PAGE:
The Exorcist Series Tells a New Story, But Is Just as Chilling as the Classic Film

Damian Holbrook
THE EXORCIST:  L-R:  Hannah Kasulka, Brianne Howey, Alan Ruck, Geena Davis, Alfonso Herrera and Ben Daniels in THE EXORCIST premiering Friday, Sept. 23 (9:00-10:00 PM ET/PT) on FOX.  ©2016 Fox Broadcasting Co.  Cr:  Patrick Ecclesine/FOX
Patrick Ecclesine/FOX

The idea of a network TV reboot of arguably the greatest horror film of all time is really enough to make your head spin. All the way around. “When the remake was first pitched to me, I told them that I thought it was a terrible idea and that no one should do it!” executive producer Jeremy Slater says with a laugh. “The idea of trying to redo something as perfect as the original movie always felt like a fool’s errand. You’re never gonna do a better version.”

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So instead, Slater proposed a fresh hell for modern audiences. “I said ‘Let’s tell a brand new story with new characters that takes place in the same continuity as the 1973 film…but we can do our own thing.’” The network gave him their blessing and what they got in return is a genuinely scary tale of possession that shares the same slow-burn sensibilities and back-of-your-neck chills that fans first encountered at the foot of Linda Blair’s levitating bed.

The Exorcist

Chuck Hodes/FOX

Geena Davis and Alfonso Herrera

Oscar winner Geena Davis stars as Angela Rance, a Chicago wife and mother who is convinced that her husband (Alan Ruck) and two daughters (Hannah Kasulka, Brianne Howey) have come under some sort of demonic attack. Her search for spiritual aid leads to two very different men of the cloth—the doubting Father Tomas (Alfonso Herrera) and the damaged Father Marcus (Flesh and Bone’s Ben Daniels), a priest whose “dark, very traumatic back story” involves an exorcism that has landed him in an ecclesiastical prison for defying the Vatican’s orders.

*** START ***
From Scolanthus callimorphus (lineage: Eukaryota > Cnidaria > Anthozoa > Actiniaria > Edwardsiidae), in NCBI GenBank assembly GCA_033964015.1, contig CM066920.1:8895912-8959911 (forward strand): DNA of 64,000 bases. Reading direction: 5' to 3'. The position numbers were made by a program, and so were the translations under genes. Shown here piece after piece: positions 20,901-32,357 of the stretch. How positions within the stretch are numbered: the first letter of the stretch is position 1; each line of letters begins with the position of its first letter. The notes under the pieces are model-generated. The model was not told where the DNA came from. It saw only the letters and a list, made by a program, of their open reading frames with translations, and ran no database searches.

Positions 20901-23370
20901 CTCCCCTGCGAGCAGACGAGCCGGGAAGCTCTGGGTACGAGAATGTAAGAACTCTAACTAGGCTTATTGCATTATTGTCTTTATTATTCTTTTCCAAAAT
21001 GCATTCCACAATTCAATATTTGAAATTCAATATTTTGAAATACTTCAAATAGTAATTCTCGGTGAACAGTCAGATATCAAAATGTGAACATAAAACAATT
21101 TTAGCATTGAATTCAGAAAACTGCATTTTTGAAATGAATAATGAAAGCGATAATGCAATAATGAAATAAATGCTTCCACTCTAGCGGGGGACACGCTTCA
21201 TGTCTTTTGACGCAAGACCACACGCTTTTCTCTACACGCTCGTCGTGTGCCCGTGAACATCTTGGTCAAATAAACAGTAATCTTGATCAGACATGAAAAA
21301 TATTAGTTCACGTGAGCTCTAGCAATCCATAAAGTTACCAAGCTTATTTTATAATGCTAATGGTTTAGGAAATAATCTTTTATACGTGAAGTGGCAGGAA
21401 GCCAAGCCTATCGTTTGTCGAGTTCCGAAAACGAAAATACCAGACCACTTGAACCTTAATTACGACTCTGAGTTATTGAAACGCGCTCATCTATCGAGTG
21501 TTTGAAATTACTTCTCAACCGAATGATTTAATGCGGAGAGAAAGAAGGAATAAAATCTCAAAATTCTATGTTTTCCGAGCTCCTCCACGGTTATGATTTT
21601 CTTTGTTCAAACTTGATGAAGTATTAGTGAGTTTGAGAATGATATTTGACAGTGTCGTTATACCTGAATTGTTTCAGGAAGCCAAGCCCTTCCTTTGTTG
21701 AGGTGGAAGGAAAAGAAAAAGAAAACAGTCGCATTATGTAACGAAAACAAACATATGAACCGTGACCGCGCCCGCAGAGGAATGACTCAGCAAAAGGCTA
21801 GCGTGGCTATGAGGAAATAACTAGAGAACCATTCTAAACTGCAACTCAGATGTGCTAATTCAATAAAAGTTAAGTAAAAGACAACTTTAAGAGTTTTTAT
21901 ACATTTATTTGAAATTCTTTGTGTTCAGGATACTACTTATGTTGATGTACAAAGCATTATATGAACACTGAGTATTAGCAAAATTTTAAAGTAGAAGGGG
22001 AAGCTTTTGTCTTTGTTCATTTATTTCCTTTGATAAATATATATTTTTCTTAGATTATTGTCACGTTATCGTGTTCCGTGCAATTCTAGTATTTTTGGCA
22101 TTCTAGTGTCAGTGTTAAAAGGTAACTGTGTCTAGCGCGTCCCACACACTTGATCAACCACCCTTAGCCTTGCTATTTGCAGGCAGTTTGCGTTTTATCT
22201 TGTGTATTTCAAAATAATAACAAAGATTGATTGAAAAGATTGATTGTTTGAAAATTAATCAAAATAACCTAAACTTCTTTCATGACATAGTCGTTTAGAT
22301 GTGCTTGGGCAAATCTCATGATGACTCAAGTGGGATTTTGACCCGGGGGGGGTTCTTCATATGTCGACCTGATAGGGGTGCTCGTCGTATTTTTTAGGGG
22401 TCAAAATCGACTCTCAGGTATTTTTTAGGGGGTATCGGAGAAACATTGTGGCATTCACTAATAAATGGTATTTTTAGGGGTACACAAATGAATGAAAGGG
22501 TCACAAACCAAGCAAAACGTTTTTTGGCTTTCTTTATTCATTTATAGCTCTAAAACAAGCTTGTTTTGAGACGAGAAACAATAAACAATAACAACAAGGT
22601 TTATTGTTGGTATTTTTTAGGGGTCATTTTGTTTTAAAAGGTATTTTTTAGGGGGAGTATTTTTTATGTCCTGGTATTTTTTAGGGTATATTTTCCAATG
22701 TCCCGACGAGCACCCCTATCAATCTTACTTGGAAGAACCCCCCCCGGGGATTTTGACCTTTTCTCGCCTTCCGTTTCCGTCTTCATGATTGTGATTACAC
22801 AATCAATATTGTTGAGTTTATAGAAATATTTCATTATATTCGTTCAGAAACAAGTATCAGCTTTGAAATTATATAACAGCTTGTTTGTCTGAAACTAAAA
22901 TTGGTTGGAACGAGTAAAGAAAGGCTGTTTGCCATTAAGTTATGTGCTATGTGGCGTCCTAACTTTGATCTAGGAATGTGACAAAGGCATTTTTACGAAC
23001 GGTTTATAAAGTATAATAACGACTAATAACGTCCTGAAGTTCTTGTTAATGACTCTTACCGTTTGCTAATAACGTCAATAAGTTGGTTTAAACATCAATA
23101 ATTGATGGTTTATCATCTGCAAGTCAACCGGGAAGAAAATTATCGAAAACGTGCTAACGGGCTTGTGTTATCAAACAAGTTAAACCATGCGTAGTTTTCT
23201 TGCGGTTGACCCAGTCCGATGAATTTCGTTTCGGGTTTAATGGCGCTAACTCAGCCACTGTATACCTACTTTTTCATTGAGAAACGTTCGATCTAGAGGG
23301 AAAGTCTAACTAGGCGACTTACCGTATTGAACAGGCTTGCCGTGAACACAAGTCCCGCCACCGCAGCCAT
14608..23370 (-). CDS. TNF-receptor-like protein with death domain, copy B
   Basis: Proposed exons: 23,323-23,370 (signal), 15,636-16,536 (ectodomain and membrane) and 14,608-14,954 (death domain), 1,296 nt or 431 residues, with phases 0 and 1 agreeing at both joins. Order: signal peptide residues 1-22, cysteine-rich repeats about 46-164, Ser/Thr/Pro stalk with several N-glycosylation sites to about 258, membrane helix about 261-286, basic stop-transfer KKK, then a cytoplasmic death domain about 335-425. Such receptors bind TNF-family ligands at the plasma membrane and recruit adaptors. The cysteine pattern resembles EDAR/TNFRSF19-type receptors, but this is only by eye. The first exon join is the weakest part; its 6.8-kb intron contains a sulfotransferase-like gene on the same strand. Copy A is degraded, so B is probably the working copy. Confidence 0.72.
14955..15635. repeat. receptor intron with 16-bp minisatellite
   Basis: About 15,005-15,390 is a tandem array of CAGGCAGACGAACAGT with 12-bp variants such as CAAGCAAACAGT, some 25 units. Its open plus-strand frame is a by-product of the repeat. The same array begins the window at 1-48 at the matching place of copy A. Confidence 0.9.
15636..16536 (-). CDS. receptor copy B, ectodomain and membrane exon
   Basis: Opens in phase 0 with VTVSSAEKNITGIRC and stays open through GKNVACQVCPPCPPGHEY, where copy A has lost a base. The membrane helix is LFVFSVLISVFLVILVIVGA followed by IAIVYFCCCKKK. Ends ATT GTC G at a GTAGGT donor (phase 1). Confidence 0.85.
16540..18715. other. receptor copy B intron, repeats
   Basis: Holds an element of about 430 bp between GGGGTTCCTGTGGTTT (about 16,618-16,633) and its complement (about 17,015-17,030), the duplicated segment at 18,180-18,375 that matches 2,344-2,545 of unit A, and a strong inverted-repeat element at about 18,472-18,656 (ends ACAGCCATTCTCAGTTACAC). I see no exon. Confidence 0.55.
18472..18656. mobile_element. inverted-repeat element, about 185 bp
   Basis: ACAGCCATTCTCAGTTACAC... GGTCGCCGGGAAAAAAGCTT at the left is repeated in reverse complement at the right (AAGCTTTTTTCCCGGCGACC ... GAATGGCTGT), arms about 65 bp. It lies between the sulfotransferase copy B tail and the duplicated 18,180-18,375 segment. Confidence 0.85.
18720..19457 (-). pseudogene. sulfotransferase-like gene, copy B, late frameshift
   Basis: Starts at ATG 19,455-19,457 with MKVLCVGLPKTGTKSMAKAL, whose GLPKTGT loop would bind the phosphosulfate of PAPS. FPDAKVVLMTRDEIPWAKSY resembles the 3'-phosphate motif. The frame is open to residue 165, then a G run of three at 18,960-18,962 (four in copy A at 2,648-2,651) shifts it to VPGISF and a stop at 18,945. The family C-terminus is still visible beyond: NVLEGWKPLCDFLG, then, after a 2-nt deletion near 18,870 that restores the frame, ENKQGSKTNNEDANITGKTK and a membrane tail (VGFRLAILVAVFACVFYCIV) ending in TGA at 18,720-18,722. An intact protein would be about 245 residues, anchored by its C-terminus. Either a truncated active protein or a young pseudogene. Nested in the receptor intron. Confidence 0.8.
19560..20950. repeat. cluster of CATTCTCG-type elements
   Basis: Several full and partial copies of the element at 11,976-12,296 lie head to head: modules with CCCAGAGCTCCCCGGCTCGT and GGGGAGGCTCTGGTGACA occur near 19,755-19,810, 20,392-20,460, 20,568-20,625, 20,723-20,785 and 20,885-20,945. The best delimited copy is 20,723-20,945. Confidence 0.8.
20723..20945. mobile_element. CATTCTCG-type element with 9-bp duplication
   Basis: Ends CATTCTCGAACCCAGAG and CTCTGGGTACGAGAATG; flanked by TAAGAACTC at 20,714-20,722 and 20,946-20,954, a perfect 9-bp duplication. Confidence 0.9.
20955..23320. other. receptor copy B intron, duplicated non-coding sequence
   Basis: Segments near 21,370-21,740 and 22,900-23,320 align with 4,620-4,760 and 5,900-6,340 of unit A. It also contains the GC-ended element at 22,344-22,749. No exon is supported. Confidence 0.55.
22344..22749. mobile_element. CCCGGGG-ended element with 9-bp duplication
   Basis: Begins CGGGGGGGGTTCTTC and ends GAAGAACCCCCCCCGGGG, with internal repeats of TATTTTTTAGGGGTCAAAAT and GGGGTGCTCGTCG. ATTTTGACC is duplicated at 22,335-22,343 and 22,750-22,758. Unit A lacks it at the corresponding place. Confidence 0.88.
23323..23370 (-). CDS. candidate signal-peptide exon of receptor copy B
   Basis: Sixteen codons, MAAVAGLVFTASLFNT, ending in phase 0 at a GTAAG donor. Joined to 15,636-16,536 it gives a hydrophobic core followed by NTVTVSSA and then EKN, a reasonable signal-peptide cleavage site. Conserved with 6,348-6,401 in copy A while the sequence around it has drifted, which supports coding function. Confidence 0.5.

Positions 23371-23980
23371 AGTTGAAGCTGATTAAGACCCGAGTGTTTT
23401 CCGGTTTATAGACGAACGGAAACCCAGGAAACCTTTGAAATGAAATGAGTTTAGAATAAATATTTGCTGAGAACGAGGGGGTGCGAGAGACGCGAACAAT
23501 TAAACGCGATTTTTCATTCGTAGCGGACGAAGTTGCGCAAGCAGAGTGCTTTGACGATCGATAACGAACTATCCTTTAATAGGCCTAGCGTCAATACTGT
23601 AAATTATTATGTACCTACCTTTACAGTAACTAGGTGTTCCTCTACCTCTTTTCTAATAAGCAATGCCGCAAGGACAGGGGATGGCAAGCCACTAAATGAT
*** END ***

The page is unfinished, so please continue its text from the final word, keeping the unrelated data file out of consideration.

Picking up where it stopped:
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Of course, you can’t really stretch out the Roman Ritual over 10 episodes of eeriness, so Marcus and Tomas will have more than the Rance situation to handle. Early in the season, Slater plans to introduce the show’s larger mythology of evil among us. “We’re saying there’s demonic possession in this world that isn’t necessarily people with their heads spinning around, firing off pea soup,” he says. “What happens when a possession becomes successful and there’s no exorcist to intercede?” We start praying is what.

The Exorcist, Series Premiere, Friday, September 23, 9/8c, Fox.